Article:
JussimLee Jussim, Ph.D.
Distinguished Professor of Psychology
Rutgers University

Lee Jussim headed up the Best Practices in Science Group at Stanford’s Center for Advanced Study in the Behavioral Sciences (2013-2015) and is a founding member of Heterodox Academy. His book Social perception and social reality: Why accuracy dominates self-fulfilling prophecy and bias (Oxford University
Press) received the American Publisher’s Association award for best book in psychology of 2012. In addition to continuing his work on stereotypes, prejudice, and social perception, his current research focuses on the scientific study of how scientific processes lead to erroneous conclusions, and identifying processes that limit and rapidly correct such errors, and lead to more valid conclusions. He blogs as Rabble Rouser at Psychology Today: https://www.psychologytoday.com/us/blog/rabble-rouser.

Representative Heterodox Publications:

  • Crawford, J. T., & Jussim, L. (Eds.). (2018). The politics of social psychology. New York: Psychology Press.
  • Jussim, L., Crawford, J.T., Anglin, S. M., Chambers, J., Stevens, S. T., & Cohen, F. Stereotype accuracy: One of the largest and most replicable effects in all of social psychology. (2016). In T. Nelson (ed.), Handbook of prejudice, stereotyping, and discrimination (2nd ed), pp. 31-63. Hillsdale, NJ: Erlbaum.
  • Jussim, L., Crawford, J. T., Anglin, S. M., Stevens, S. T., & Duarte, J. L. (2016). Interpretations and methods: Towards a more effectively self-correcting social psychology. Journal of Experimental Social Psychology, 66, 116-133.
  • Duarte, J. L., Crawford, J. T., Stern, C., Haidt, J., Jussim, L., & Tetlock, P. (2015). Political diversity will improve social and personality psychological science. Behavioral and Brain Sciences, 38, 1-13.
  • Jussim, L. (2012). Social perception and social reality: Why accuracy dominates bias and self-fulfilling prophecy. New York: Oxford University Press.

scottScott O. Lilienfeld, Ph.D.
Samuel Chandler Dobbs Professor of Psychology
Emory University

Scott O. Lilienfeld is also a visiting Professor at the University of Melbourne in Australia. He received his bachelor’s degree in psychology from Cornell University in 1982 and his Ph.D. in Psychology (Clinical) from the University of Minnesota in 1990. He completed his clinical internship at Western Psychiatric Institute and Clinics (University of Pittsburgh School of Medicine) from 1986-1987. He was a faculty member at the State University of New York at Albany from 1990 to 1994, when he joined the faculty at Emory University. Dr. Lilienfeld is Editor of the journal Clinical Psychological Science, Associate Editor of Archives of Scientific Psychology, and President of the Society for a Science of Clinical Psychology. He also serves on the Executive Council of the Committee for Skeptical Inquiry, which publishes Skeptical Inquirer magazine. He has published over 350 manuscripts on personality disorders, dissociative disorders, psychiatric classification, pseudoscience in psychology, and evidence-based practice. Dr. Lilienfeld has received the David Shakow Award for Outstanding Early Career Contributions to Clinical Psychology from American Psychological Association (APA) Division 12, the Ernest R. Hilgard Lifetime Achievement Award (for integrating psychology across subdisciplines) from APA Division 1, and the James McKeen Cattell Award for Distinguished Career Contributions to Applied Psychological Science from APS. He is the author or co-author of 14 books, including 50 Great Myths of Popular Psychology, which has been translated into over 20 languages, the introductory psychology textbook, Psychology: From Inquiry to Understanding, and Brainwashed: The Seductive Appeal of Mindless Neuroscience.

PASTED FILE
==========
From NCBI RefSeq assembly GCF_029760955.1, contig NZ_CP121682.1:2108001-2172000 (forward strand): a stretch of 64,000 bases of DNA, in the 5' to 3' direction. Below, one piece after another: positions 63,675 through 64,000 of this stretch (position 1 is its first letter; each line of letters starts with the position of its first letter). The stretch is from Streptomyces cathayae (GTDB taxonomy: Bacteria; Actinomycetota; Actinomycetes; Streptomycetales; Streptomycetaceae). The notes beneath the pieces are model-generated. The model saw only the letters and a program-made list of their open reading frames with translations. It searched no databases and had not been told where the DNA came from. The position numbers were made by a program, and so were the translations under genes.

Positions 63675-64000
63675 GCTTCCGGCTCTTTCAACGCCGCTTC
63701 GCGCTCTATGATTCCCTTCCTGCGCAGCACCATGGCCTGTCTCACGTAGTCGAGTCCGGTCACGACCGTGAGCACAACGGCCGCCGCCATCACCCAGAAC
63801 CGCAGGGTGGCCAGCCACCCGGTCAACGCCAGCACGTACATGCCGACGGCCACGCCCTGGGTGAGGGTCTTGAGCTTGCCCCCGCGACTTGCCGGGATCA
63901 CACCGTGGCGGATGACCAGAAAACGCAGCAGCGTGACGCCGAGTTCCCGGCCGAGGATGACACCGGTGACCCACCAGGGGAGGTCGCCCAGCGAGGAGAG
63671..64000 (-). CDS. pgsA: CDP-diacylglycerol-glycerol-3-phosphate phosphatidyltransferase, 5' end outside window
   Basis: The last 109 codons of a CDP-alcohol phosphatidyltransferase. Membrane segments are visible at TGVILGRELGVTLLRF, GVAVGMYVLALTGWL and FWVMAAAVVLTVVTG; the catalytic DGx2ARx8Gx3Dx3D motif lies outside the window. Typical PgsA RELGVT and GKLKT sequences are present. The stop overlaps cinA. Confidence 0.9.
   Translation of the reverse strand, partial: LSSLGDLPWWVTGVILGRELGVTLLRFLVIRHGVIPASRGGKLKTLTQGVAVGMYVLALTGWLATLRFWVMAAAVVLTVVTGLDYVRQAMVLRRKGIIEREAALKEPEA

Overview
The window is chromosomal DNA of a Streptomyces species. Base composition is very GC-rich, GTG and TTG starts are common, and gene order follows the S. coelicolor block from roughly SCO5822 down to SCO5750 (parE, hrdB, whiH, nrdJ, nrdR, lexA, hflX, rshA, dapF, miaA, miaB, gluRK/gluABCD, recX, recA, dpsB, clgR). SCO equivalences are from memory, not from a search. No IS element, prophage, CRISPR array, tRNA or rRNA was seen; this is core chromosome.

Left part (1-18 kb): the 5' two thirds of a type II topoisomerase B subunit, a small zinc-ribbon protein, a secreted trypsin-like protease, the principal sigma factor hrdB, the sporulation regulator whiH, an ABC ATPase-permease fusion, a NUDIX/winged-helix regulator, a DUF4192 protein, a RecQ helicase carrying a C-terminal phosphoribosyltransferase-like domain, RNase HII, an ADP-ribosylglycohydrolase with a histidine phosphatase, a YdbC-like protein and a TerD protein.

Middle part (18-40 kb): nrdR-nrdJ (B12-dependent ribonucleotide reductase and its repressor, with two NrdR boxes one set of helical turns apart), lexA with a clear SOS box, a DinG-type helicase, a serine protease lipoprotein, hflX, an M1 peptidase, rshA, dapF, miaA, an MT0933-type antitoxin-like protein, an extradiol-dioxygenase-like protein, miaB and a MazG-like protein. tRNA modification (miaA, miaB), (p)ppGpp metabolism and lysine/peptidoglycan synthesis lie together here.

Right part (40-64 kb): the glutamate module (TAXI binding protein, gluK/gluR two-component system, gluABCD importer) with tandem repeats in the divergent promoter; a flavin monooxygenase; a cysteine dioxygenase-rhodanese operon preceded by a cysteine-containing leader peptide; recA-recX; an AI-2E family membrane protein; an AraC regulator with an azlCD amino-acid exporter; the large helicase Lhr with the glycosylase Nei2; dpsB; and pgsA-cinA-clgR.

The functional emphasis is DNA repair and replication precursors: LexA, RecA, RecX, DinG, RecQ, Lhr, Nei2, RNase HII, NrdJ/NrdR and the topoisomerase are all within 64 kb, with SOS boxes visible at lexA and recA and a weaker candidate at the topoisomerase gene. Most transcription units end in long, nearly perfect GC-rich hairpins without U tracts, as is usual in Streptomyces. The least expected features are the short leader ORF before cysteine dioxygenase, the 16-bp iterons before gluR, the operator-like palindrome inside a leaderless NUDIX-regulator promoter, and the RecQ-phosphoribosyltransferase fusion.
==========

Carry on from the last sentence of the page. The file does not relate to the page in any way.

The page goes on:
Representative Heterodox Publications:

  • Lilienfeld, S. O. (2017). Microaggressions: Strong claims, inadequate evidence. Perspectives on Psychological Science, 12, 138-169.
  • Lilienfeld, S. O. (2017). Through a glass, darkly: Microaggressions and psychological science.
    Perspectives on Psychological Science, 12, 178-180.
  • Lilienfeld, S. O. (2015). Lack of political diversity and the framing of findings in personality and clinical psychology. Behavioral and Brain Sciences, 38, e149 (commentary).
  • Satel, S., & Lilienfeld, S. O. (2014). Addiction and the brain-disease fallacy. Frontiers in Psychiatry, 4, 141.
  • Satel, S., & Lilienfeld, S. O. (2013). Brainwashed: The seductive appeal of mindless neuroscience. New York: Basic Books.
  • Lilienfeld, S. O. (2010). Can psychology become a science? Personality and individual Differences, 49, 281-288.
  • Lilienfeld, S. O. (2006). The heuristic value of controversy in science. Behavioral and Brain Sciences, 29, 580-581 (commentary).
  • Lilienfeld, S. O. (2002). When worlds collide: Social science, politics, and the Rind et al. (1998) child sexual abuse meta-analysis. American Psychologist, 57, 176-188.
  • Lilienfeld, S.O. (2001, May/June). Science and politics, oil and water [Review of Morton Hunt’s The New Know-Nothings: The political foes of the scientific study of human nature]. Skeptical Inquirer, 26,


MotylMatt Motyl, Ph.D.
Assistant Professor of Psychology
University of Illinois at Chicago